Do Not Interrupt Students’ Work: How Teacher Interactions Influence Team’s Problem-Solving Capabilities

ARPA

ARPA

Activando la Resolución de Problemas en las Aulas

Authors

  • Sergio Celis
  • Carlos Quiroz
  • Valentina Toro-Vidal

Abstract: We study how teacher interactions with student groups relate to team’s problem-solving capabilities in the teaching of mathematics in open-access institutions of higher education in Chile. We define a teacher interaction as the moment in which a teacher visits a group of student working on a problem-solving activity. The data is based on 25 videos of classroom teaching of 11 teachers. Through the analysis of about 700 interactions observed in videos, we described and measured items such as the number of students who talk during the interaction or whether the teacher interacts mostly with questions. We also created a variable we called depth of the solution, which indicates whether a team solved the problem and how far they went in further problem extensions. This measure was used as the dependent variable, regressed on multiple teachers’ interaction variables, and controlled by several teachers and team characteristics. We used the idea of scaffolding as a framework to analyze and discuss the data. We found evidence that the fewer teachers interrupt student groups, the further students go into the mathematics content of the problem-solving task.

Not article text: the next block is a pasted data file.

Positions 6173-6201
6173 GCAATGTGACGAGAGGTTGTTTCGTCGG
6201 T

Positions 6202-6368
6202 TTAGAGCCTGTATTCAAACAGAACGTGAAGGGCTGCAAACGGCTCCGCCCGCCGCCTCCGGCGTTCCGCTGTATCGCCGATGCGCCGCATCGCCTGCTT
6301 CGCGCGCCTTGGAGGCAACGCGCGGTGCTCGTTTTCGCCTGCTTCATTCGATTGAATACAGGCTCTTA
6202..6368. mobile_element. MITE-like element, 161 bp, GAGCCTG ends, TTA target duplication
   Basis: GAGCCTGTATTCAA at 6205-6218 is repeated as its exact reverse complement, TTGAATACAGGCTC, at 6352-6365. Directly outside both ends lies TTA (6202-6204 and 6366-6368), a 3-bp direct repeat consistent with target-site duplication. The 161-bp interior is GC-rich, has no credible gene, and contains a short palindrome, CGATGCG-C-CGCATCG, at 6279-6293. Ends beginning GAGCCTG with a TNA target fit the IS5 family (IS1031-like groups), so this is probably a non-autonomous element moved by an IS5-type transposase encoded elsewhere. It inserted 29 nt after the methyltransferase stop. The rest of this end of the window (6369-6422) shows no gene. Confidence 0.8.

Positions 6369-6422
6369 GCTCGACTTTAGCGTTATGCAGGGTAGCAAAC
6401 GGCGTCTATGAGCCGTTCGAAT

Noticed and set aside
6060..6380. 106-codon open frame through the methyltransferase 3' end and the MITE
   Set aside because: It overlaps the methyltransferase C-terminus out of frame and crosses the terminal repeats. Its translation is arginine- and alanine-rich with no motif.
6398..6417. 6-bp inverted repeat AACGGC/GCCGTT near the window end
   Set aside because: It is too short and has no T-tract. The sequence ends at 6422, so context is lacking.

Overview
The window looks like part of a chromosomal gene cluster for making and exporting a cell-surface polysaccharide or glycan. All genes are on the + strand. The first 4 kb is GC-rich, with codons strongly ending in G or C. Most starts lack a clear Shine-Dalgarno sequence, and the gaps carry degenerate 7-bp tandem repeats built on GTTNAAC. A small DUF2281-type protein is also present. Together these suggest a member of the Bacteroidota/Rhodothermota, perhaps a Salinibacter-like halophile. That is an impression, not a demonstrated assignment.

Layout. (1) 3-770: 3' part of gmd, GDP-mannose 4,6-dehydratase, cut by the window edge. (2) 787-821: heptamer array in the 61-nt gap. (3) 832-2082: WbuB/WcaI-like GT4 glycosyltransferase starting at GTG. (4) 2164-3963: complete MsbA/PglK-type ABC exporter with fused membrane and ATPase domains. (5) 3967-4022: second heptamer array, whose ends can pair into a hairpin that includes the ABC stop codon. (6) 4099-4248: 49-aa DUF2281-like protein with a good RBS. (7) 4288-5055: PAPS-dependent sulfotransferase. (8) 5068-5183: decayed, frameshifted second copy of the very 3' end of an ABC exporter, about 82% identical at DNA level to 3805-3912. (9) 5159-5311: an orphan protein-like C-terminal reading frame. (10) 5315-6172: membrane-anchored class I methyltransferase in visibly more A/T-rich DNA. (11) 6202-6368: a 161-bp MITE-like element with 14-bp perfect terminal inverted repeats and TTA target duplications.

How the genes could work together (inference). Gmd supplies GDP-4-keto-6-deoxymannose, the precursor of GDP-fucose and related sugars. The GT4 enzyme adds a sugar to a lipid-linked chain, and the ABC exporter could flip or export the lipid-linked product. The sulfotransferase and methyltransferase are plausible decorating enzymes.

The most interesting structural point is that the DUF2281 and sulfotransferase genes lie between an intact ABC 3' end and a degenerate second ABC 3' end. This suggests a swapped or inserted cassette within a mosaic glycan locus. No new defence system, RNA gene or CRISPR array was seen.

Keywords:

Scaffolding in problem solving – Collaborative learning – Open-access higher education 
 
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